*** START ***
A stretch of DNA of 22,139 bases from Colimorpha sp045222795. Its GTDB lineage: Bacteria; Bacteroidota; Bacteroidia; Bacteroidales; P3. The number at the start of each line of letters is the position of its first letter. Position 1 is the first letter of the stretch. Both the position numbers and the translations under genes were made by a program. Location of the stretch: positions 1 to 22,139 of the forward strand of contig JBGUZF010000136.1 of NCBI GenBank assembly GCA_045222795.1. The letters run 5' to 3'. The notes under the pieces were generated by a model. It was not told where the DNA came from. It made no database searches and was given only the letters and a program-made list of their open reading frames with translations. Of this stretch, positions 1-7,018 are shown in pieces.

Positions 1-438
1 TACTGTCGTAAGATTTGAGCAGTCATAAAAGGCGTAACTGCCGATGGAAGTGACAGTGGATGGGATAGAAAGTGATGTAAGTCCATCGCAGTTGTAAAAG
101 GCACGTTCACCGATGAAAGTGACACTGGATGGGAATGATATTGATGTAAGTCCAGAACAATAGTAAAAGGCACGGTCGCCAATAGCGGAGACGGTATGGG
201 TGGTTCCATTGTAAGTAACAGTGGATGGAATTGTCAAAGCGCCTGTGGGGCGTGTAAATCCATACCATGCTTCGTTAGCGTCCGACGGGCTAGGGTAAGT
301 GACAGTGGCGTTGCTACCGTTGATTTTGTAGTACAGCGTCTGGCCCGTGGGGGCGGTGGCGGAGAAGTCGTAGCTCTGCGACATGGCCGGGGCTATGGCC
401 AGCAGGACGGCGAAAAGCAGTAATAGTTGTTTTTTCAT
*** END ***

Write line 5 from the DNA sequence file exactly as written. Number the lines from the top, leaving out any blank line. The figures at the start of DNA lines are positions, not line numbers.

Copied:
201 TGGTTCCATTGTAAGTAACAGTGGATGGAATTGTCAAAGCGCCTGTGGGGCGTGTAAATCCATACCATGCTTCGTTAGCGTCCGACGGGCTAGGGTAAGT